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US Customs investigates whether to block Ivory Coast cocoa imports

  • Published on
    October 31, 2019
  • News Source Image
  • Category:
    Child Slavery, Forced Labor, Supply Chain
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A team from US Customs and Border Protection visited farming regions of Ivory Coast last week as part of their investigation into forced or child labor in the production of the country’s cocoa.

If they find enough evidence, it could mean the US starting to block cocoa imports.

The field investigation was prompted after two Senators sent a letter to US Customs, asking that cocoa imports from Ivory Coast be blocked from entering the country unless there was proof that they were not made using child labor.

“We urge you to take all necessary action to ensure that the U.S. is not complicit in indentured child labor in the cocoa sector,” said the letter from Sens. Sherrod Brown (D-Ohio) and Ron Wyden (D-Ore.).

“The last 20 years demonstrate that the travesty of forced child labor in the global supply chain cannot be solved by chocolate companies’ self-regulation.”

US Customs and Border Protection says it plans to take another trip to Ivory Coast later this year.

The Washington Post reports:

According to U.S. Labor Department research, a majority of the 2 million child laborers in the West African cocoa industry are living on their parents’ farms, doing the type of dangerous work — swinging machetes, carrying heavy loads, spraying pesticides — that international authorities consider the “worst forms of child labor.”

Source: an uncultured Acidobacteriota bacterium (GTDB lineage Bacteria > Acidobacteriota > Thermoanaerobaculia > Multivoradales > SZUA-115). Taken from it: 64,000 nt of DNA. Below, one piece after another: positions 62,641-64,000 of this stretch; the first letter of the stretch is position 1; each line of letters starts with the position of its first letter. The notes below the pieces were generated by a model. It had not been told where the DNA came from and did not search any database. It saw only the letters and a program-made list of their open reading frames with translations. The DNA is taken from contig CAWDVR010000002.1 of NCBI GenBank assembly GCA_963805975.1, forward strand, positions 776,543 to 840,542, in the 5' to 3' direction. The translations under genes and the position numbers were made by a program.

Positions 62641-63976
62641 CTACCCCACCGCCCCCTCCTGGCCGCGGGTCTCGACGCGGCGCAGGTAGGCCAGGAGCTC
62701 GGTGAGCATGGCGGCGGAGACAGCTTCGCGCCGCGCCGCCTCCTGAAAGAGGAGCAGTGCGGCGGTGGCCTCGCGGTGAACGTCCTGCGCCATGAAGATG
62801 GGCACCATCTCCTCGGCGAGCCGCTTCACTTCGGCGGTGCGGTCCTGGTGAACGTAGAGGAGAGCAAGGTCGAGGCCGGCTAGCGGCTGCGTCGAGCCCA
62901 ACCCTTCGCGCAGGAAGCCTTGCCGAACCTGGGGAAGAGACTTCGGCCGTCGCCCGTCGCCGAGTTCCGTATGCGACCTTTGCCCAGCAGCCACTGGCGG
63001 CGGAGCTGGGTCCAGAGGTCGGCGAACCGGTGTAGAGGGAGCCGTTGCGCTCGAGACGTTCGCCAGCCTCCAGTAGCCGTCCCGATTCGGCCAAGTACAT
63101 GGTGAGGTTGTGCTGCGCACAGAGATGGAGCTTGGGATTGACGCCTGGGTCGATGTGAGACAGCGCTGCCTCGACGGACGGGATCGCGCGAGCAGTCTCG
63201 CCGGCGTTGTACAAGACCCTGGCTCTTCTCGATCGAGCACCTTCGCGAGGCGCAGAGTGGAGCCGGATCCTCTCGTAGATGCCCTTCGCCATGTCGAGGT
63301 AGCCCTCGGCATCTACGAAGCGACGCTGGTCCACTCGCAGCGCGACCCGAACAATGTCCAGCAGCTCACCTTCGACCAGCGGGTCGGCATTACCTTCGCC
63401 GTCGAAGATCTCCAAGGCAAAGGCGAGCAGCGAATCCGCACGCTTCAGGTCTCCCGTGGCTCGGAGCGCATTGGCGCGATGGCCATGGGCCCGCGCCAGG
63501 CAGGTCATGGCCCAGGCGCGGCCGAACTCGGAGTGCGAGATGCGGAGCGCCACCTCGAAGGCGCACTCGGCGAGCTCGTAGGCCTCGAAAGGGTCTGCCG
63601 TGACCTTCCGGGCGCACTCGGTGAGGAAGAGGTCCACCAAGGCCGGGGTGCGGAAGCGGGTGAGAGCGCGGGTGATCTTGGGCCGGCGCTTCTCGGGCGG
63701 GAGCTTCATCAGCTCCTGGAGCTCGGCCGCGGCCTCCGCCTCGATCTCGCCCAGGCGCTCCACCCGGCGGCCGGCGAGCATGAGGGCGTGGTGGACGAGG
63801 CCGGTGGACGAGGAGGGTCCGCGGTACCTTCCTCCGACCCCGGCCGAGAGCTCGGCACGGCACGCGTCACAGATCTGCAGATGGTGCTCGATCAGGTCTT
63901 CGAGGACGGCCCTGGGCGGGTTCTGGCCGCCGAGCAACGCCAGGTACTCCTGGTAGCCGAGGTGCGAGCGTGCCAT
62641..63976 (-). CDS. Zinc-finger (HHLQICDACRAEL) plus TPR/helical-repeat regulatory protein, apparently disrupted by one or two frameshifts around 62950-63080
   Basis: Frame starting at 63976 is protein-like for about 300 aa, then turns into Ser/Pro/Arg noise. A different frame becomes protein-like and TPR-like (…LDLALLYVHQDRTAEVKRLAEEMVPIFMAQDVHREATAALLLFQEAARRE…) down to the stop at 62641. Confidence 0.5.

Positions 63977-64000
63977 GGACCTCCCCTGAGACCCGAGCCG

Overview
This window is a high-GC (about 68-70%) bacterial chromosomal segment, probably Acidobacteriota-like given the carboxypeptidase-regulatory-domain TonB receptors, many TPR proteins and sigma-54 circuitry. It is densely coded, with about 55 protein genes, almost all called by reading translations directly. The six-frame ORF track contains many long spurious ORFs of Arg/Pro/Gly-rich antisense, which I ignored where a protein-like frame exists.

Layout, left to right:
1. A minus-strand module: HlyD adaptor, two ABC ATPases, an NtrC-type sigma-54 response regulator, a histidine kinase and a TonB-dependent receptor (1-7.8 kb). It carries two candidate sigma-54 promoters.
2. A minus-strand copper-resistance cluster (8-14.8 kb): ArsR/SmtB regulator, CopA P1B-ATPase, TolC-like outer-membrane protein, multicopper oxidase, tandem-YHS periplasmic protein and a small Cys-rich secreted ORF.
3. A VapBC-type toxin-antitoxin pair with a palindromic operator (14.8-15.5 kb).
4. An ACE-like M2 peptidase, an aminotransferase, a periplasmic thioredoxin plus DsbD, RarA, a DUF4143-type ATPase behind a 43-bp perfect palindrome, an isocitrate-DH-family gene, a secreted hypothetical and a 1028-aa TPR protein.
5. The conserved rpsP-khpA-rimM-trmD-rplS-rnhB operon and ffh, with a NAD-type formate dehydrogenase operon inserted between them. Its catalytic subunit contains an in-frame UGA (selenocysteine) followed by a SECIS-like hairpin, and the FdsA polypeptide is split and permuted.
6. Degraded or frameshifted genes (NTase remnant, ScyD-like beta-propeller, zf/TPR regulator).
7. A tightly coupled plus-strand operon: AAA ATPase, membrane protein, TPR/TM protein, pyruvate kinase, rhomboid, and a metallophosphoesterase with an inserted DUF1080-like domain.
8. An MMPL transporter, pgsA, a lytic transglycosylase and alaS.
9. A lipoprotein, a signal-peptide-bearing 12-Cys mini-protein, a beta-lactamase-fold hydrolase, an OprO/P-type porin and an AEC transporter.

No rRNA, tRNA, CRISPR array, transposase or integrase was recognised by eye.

A smaller number, those trafficked from nearby countries, find themselves in the most dire situations.

When asked this spring, representatives of some of the biggest and best-known brands — Hershey, Mars and Nestlé — could not guarantee that any of their chocolates were produced without child labor.

“Forced labor is too ingrained in that country’s industry to attempt to single out specific cocoa farms or producers as bad actors,” the letter from Brown and Wyden said.

To block the Ivorian cocoa from reaching the United States, customs officials must have evidence that “reasonably but not conclusively indicates” that cocoa entering the United States from Ivory Coast is produced with “forced or indentured” child labor.

Ivory Coast has notably stepped up its efforts to tackle child labor in recent months following international scrutiny. In July, Ivory Coast signed an agreement with neighboring Burkina Faso to send back children from Burkina Faso who travel unaccompanied to work on cocoa farms in Ivory Coast and who are vulnerable to trafficking.

“We made the agreement to reinforce the fight against child exploitation and cross-border trafficking,” explained Ramata Bakayoko-Ly, Ivorian minister of family, women and children.

“We want to limit the number of children coming from Burkina Faso. It creates a mechanism for us to return them safely to their family.”

In addition to this, the government of Ivory Coast is putting pressure on multinational companies to pay a higher price for cocoa, which it says would tackle the root drivers of vulnerability to forced and child labor — poverty.


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